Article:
By ROB DRAPER
Young at heart: The Manchester United winger opens the scoring in Norway with nine minutes gone
England expects little from its national football team these days, which is perhaps just as well.
Effective rather than spectacular might have been Roy Hodgson's career maxim, though England would readily settle for that given recent past failures.
And here, Hodgson finally had his chance to manage England in practice, having spent much of the past month being asked to talk about it in theory.
While the performance may have been distinctly underwhelming, he will have been quietly encouraged by a narrow victory, even if his team spent much of the second half on the back foot against a mediocre side.
The serene surroundings of the Ullevaal Stadium, hills bedecked with pine forests glinting in the evening Scandinavian sun, can be deceptive.
England suffered two of their greatest humiliations here in 1981 and 1993. Veteran Norway coach Egil Olsen, architect of that '93 victory, had never lost in four outings against England.
Hodgson's team, of course, was far from his first XI. Joe Hart was rested, Steven Gerrard only played a half and Gary Cahill, John Terry, Ashley Cole and Frank Lampard are yet to join the squad - as is Wayne Rooney, though he is suspended for the opening two Euro 2012 games.
Nevertheless, there were some conclusions to be drawn. For one, there will be no stampede to the bookmakers to get late money on England as shock contenders for Euro 2012: a quarter-final is the likely extent of their capabilities.
All smiles: Young celebrates with captain Gerrard after giving England the lead
Up for the battle: Liverpool midfielder Steven Gerrard flies into a tackle
And, it seems England will be going back to the future. Having spent decades edging nervously away from the straight lines of a 4-4-2 formation, they reverted to type in a return to that set-up with a team that might that might have been stamped 'Made in England'.
There was some flexibility, in that either Andy Carroll or Ashley Young would drop deeper to link up at times, but there was precious little fluidity between midfield and attack.
Hodgson looks on as the former Baggies boss takes charge of his first England game
No player operated in those dangerous areas, outside of the conventional lines of formation, that the best teams tend to exploit. Some adventure came later, with Alex Oxlade-Chamberlain, 18, making his debut and operating centrally, behind Carroll, but he could make little impact in a 17-minute cameo.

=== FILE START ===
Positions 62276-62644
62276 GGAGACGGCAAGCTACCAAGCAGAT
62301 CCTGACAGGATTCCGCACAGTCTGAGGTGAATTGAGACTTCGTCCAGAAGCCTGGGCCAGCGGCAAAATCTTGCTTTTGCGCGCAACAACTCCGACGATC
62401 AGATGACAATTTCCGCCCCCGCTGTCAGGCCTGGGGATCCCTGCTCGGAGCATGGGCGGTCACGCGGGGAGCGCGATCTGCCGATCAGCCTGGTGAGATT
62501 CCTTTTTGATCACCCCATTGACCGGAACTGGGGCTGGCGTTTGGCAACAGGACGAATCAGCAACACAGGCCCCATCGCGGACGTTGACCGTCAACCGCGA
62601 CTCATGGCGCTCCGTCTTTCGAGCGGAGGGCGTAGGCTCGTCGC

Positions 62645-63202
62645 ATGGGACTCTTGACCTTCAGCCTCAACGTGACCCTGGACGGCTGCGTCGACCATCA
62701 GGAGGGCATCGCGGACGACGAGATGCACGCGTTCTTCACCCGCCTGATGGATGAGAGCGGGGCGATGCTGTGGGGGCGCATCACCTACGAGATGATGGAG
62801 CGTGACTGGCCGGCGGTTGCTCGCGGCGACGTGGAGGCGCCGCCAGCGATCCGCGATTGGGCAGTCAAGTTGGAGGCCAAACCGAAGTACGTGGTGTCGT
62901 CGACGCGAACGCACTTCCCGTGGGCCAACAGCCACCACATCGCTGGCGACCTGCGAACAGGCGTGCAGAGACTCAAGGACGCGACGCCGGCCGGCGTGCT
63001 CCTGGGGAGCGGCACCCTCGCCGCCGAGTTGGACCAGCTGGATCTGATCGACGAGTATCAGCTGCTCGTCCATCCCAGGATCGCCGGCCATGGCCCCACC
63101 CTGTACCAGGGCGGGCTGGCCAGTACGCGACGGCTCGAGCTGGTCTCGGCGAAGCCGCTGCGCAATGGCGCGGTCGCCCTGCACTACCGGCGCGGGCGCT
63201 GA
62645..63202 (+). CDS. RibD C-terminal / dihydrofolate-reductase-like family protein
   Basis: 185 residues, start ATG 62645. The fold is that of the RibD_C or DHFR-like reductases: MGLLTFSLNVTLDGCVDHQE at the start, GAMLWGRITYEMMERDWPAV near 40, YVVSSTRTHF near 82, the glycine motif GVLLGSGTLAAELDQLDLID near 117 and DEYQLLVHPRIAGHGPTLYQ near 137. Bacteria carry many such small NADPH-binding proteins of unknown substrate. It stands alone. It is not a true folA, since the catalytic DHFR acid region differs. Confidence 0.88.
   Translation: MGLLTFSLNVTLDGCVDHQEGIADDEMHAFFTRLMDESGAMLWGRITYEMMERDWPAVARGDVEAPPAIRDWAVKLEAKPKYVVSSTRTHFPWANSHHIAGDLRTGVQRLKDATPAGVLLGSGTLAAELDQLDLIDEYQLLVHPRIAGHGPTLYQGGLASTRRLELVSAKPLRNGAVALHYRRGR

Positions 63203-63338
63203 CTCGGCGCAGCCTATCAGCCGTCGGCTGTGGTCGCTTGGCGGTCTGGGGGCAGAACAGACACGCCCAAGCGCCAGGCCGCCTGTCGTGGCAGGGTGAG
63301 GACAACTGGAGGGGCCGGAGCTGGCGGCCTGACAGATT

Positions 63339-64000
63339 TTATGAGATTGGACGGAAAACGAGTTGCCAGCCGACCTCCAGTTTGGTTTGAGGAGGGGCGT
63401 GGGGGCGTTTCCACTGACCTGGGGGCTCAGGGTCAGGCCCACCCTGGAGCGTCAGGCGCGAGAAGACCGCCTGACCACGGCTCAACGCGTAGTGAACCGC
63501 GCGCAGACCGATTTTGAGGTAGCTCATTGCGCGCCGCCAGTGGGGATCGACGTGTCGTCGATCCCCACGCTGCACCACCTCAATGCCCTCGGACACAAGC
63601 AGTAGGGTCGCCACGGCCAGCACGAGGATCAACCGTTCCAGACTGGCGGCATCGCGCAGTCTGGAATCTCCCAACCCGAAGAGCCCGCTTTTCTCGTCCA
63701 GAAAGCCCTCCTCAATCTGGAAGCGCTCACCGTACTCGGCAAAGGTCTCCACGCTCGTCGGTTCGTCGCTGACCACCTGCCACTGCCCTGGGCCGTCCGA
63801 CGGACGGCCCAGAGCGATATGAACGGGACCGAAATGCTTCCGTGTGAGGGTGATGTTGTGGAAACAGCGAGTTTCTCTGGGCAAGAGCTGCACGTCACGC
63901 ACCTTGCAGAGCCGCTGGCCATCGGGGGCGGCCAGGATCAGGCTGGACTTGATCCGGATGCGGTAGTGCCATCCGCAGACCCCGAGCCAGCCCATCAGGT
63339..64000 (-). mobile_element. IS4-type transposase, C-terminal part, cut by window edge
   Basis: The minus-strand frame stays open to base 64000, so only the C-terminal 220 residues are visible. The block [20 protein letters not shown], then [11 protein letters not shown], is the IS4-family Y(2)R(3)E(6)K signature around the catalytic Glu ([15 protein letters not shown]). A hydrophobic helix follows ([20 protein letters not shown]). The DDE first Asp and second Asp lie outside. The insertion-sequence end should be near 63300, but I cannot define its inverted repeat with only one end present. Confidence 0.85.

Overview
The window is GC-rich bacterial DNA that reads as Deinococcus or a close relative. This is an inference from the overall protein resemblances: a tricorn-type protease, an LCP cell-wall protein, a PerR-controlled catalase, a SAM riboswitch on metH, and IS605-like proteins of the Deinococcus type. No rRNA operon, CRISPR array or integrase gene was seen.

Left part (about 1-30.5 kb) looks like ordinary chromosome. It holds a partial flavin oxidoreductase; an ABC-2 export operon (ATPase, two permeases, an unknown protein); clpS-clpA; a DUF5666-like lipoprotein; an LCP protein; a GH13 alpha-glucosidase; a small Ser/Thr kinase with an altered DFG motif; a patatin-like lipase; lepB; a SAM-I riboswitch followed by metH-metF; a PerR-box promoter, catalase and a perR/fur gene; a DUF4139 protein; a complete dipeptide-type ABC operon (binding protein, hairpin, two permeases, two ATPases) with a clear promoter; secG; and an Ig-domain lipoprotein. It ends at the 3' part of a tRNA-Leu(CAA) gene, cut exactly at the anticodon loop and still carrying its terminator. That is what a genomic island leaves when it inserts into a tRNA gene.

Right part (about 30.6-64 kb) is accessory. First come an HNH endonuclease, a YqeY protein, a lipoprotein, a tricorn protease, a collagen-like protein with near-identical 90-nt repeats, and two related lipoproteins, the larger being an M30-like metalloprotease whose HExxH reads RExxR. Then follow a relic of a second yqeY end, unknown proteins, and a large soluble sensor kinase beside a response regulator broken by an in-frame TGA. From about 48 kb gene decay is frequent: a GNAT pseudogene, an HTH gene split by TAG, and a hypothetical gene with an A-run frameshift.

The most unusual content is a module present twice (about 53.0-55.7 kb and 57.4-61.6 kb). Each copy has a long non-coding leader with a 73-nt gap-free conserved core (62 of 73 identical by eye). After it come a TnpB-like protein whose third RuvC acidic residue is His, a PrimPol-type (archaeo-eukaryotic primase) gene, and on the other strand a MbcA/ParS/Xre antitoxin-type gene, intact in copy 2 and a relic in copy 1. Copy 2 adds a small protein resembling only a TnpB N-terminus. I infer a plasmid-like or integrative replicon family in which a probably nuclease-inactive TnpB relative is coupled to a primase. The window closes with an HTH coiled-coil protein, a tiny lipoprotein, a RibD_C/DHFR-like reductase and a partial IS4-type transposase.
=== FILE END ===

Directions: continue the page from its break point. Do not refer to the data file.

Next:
That Young-Carroll axis led to the opening goal. Carroll, holding the ball up on halfway, managed to play in Young, who charged goalwards. When he reached the penalty area, he executed a delightful dummy to earn himself the space required to shoot across Rune Jarstein and open the scoring on nine minutes. Norway's defending was beyond lax. Their holding midfielder, Alex Tettey, was nowhere to be seen and Fulham's Brede Hangeland appallingly static as Young glided past.
Head boy: Carroll led the line for England in Norway
Gerrard exhorted his colleagues in his new role as captain but was fortunate to escape with only a lecture from referee Michael Weiner after a studs-raised challenge on Tom Hogli led to the Norway right-back being substituted.
At half-time, as expected, the skipper was replaced by Gareth Barry. Once Gerrard and Scott Parker were withdrawn, with James Milner coming in from his wide position to join Barry, they ended up conceding possession and control of the game. That has been the default failing of
Centre of attention: Gary Neville sits alongside Hodgson and co on the England bench
But Group D opponents France will relish such wastefulness as they boast a midfield including Yohan Cabaye, Yann M'Vila and Samir Nasri.
Stewart Downing crossed for a diving Carroll header on four minutes before retreating to the fringes. He was replaced by Adam Johnson on 85 minutes, one of a flurry of substitutions that included Martin Kelly making his England debut, coming on for Phil Jones after 88 minutes.
In trouble: Barry limped off with a groin injury
Robert Green, playing his first international since his awful gaffe against the USA in the first game of the 2010 World Cup finals, did look secure. He pushed away Markus Henriksen's spinning shot and later reacted smartly to parry a John Arne Riise drive to the near post after the Fulham left-back had embarrassed substitute Theo Walcott for his clear run at goal.
For England, there was Young volley high over the bar and a brief flurry from James Milner down the right which ended with a shot into the belly of Jarstein. Leighton Baines went close on with a free-kick that somehow breached the wall and required a sharp one-handed save from Jarstein. But the rest of Europe will rest easy on this showing.
Debut: Oxlade-Chamberlain came on for the away side in the second half